Truth be told, “Automaton” is all over the place, genre-bending and bastardizing all categorizations: this is a song that takes bits and pieces of all things fabulous, tosses them into a blender and spits out something that defies words and sonic logic. You will either love it or hate it, but definitely check out the video where Kay dons a Sonic the Hedgehog-like new hat.

Second single/video “Cloud 9” perfectly presents the ’70s Funk-flavored Jamiroquai that we all know and love, no shock, no awe: just Funk, Jazz and Pop. Walking on that mythical high, Kay sings of leaving behind a game-playing ex for a life that has never been better. For its part, “Superfresh” cycles back to the electronic experimentation with bass grooves weighted in Funk, vocal Disco vibes, and EDM elementals throughout.

If it is possible to sound cinematic, Jamiroquai does it superbly here. Kay then launches into the Funktastic dance-a-thon that is “Hot Property,” the funkadelica of “Something About You,” and the luxe summer rendezvous – complete with limoncellos, baby! – that is “Summer Girl.” Not one to be tied down to any particular sonic stylings, Kay goes on to experiment with Rap verses in “Nights Out In The Jungle.” There is a fun breakdown at the end that simulates a jungle, complete with crazy monkey sounds.

“Oooo, help me, Dr. Buzz. I’m gonna mend the world tonight, ’til it’s shining bright,” Kay croons in another funkalicious offering full of fat bass-lines and superb synths. It moves flawlessly into “We Can Do It,” classic Jamiroquai and worthy of the next James Bond soundtrack. “Vitamin” is a healthy return to the style of mega-hit “Virtual Insanity,” while album closer, “Carla,” appears to be a Dance/Funk tribute to someone’s daughter. Inquiring minds wish to know: does this kid have an entertaining hat, too?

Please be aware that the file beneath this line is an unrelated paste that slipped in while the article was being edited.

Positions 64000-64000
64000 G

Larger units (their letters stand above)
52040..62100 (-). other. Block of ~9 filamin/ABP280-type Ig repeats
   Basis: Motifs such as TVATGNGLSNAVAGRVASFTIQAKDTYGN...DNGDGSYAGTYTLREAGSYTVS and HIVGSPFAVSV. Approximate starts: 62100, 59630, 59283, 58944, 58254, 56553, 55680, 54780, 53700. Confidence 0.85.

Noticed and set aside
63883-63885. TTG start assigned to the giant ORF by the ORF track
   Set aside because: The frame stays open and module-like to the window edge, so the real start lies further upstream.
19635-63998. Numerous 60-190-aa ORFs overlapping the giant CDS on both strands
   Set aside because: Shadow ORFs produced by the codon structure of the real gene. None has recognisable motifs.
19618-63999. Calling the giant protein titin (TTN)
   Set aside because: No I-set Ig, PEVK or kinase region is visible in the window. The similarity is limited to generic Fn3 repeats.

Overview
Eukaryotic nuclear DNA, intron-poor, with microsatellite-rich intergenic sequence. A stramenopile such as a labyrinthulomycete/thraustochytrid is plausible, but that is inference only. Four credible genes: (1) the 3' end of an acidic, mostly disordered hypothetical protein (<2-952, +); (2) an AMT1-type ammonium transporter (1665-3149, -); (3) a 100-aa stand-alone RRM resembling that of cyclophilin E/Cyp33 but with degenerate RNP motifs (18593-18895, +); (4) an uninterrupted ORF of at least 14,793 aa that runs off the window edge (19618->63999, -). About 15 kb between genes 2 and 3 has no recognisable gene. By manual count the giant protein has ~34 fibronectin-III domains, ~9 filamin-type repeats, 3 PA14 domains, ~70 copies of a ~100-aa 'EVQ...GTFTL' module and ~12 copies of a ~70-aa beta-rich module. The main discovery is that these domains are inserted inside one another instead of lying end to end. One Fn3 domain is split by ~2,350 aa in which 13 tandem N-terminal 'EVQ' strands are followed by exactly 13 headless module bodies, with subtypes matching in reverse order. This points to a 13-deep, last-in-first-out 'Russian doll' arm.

The sounds of Automaton are full of exceptional musicianship, intense layering, and sonic genre-crossing galore. The album’s title is perfectly reflective of its sound: EDM robotics float throughout but never weigh down the band’s original blend of Funk, Acid Jazz, Electronica, and Pop, the ’70s kissing 2017 amorously.

While Jamiroquai do tend to create an overflowing, sonic gumbo, it somehow works: their sound is uniquely modern with a flagrant homage to a groovy past. Automaton is no different and while it starts off with an explosive bang, there are some moments that lack lustre; yet it is, over all, another resplendent offering from a superbly unique band. For these and so many more reasons, CrypticRock gives Jamiroquai’s Automaton 4.5 of 5 stars.


Jamiroquai will be be working their way across this wide blue orb this summer, tour dates are as follow:

5-25 Tokyo, Japan – Tokyo International Forum
5-27-28 Seoul, South Korea – Seoul Jazz Festival
6-17 Athens, Greece – Release Athens Festival
7-09 Rotterdam, Netherlands – North Sea Jazz Festival
7-11 Florence, Italy – Visarno Arena
7-14 Pori, Finland – Pori Jazz
7-16 Aix-Les-Bains, France – Musilac
7-18 Locarno, Switzerland – Moon & Stars
7-22 Ostrava, Czech Republic – Colours of Ostrava
8-05 Zambujeira do Mar, Portugal – Sudoeste
8-12 Cornwall, England – Boardmasters

Like the in-depth, diverse coverage of Cryptic Rock? Help us in support to keep the magazine going strong for years to come with a small donation.
Jeannie Blue
[email protected]

Jeannie likes to joke that she is little, yellow, blue, and different. She seemingly popped out of her mother's womb with a pen in her hand and has been writing ever since. Many moons ago - in what feels like a separate lifetime - Jean was co-editor of an online music magazine that afforded her great opportunities to interview and photograph some of her favorite bands/musicians: Tommy Lee, Good Charlotte, Warrant, Bring Me The Horizon, My Chemical Romance, Sevendust, New Found Glory, Deftones, Poison, VH-1 "Band On the Run" Flickerstick, an endless list of unsigned locals, and so many others. These days, she can usually be found hiking aimlessly through the woods in her favorite Technicolor sneakers with a Nikon in hand and her rescue dog, Molly, who is a bit hare-brained.

No Comments

Post A Comment

Cryptic Rock
Show Buttons
Hide Buttons